With this in mind, it’s very important to cool down, stretch and rehydrate after exercise so your body can restore.
Taking rest days is also important so you don’t push your body too far.
5. Pace yourself
A valuable piece of advice is to pace yourself as best as you can.
It’s easy to go out too fast at the start of a race as adrenaline is pumping and you’re excited to get going.
Try starting off slow and achieving an easy pace where you can breathe comfortably.
This will help you to run for longer without exhausting yourself. Using a running watch or a fitness tracker is a great way to keep tabs on your speed and how quickly or slowly you are going.
Add parkruns to your training
You can incorporate fun parkruns into your training. As well as a great way of meeting people, it’s also a good chance to quicken your pace and get you used to running long distances.
Parkrun is a collection of 5-kilometre events for walkers, runners and volunteers that take place every Saturday morning at more than 2,000 locations in 22 countries across six continents.
The events take place all over the UK, with a number of accessible parks hosting the run.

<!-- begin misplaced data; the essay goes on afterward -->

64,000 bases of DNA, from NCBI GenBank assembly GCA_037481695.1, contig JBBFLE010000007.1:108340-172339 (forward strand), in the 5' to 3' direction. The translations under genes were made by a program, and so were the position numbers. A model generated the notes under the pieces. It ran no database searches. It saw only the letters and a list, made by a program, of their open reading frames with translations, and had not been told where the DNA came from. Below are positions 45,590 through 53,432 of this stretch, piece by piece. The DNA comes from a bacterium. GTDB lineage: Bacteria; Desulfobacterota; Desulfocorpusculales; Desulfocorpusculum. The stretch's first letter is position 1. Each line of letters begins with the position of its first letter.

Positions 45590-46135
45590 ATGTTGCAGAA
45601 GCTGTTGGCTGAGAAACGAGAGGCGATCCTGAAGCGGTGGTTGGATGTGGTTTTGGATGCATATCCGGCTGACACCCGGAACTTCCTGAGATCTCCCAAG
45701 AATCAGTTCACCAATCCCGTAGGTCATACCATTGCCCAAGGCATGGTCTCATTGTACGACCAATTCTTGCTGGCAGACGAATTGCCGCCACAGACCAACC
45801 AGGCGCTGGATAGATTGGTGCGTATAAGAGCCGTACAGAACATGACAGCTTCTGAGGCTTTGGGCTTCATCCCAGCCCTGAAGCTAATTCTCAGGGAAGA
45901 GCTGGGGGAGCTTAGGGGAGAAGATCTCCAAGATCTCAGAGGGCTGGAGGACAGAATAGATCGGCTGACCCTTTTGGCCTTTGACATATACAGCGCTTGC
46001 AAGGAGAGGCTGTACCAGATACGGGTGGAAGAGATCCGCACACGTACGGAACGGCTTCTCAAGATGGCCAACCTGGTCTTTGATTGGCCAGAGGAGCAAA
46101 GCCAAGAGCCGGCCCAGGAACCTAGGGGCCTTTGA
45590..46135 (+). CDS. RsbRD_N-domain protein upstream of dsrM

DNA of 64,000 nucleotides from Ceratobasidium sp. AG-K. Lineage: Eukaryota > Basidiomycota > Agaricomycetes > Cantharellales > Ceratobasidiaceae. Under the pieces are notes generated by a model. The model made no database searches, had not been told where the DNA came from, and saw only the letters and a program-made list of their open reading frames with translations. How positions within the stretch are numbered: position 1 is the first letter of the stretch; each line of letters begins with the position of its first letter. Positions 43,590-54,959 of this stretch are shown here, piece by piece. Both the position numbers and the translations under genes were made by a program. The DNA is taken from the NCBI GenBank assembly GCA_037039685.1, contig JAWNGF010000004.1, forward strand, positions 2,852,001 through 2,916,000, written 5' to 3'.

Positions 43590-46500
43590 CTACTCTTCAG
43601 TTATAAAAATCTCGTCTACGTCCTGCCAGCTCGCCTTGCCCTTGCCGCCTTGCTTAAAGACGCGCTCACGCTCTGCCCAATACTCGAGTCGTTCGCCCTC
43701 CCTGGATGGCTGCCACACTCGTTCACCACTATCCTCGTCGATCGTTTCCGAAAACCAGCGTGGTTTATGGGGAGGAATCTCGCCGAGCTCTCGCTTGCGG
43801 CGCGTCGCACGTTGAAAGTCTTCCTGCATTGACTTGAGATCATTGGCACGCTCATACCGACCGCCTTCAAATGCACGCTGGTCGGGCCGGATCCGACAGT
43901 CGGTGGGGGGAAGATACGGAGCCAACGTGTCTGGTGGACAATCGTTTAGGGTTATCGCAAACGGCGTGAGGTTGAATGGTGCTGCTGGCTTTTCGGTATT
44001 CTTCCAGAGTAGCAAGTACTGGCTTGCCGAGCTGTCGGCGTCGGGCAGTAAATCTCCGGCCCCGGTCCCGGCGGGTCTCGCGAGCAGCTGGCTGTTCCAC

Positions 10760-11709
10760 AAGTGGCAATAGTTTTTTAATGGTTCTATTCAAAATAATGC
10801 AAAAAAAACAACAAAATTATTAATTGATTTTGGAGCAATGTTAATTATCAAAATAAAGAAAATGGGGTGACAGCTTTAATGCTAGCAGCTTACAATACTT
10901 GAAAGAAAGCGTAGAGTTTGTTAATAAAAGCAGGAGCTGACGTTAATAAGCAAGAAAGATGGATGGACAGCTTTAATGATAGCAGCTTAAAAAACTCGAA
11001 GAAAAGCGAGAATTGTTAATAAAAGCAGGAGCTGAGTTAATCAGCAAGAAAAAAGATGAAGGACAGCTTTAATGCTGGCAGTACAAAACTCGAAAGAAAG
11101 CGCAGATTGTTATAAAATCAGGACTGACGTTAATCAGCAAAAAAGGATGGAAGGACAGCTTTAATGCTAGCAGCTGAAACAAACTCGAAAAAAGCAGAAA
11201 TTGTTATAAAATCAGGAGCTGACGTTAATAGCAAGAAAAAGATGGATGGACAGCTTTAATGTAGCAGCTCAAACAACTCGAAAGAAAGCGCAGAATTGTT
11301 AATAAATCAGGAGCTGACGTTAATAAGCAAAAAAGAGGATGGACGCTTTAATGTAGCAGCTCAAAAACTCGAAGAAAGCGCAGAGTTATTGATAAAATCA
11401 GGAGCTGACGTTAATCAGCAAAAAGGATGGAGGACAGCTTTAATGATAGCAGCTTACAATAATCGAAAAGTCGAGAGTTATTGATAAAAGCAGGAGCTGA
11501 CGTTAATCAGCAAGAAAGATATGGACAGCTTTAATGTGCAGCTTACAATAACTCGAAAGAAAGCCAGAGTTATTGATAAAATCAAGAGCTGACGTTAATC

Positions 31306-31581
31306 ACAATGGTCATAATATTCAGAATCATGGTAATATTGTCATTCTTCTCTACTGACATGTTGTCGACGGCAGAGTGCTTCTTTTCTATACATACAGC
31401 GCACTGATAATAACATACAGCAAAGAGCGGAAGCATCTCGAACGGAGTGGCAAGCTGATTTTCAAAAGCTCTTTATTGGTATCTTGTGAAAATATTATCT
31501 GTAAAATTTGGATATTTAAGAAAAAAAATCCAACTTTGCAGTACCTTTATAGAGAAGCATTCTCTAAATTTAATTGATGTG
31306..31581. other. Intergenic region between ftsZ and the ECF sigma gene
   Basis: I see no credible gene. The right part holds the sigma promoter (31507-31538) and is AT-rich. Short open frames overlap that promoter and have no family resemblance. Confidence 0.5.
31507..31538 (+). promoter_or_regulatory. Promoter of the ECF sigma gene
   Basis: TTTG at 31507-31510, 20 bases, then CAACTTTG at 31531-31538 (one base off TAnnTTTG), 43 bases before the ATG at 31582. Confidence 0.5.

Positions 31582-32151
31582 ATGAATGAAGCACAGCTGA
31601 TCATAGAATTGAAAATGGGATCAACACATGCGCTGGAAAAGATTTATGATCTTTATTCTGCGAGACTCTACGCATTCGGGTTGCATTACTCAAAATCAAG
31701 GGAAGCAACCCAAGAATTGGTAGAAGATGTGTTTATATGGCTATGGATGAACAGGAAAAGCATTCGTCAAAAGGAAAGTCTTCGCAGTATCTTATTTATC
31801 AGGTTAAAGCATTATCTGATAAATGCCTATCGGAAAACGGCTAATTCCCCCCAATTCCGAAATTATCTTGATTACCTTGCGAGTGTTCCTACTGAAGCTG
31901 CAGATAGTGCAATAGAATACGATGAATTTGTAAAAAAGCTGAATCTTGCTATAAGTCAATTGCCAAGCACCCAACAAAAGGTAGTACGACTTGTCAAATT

It’s a great motivator to get you out running on a weekend as it offers the chance to meet other like-minded runners and people training at different speeds.
You can take part with a team of friends or attend the event alone.
Tom Bedford, Race Director run-fest.com and 2hrs19 marathon runner, has offered some expert tips about how to incorporate park runs into your training plan.
He said: “Each Saturday at 9am, use parkruns as part of your training plan.
“After building up to and completing the 5km distance, you can then start to add additional km’s as part of a warm down or as a second part of the training session.
“It might look something like this: Run the parkrun at 80% effort, have 5mins recovery and then run 2k or a 1 mile effort.”
Before you know it, this could make running longer distances feel easier as it becomes part of your routine.
Try to set yourself an achievable goal of attending a parkrun nearby to you. It could be that it’s a 2k run home from the race, which you could take at any speed.
As your confidence grows, you could even run to attend parkruns that are further away from your home. Once you get into these good habits, you’ll find that running longer distances becomes easier as your body gets used to the change.
Ready to get started?
If you’re ready to race, you’re ready to fundraise. Start a GoFundMe today. It’s safe, fast and easy.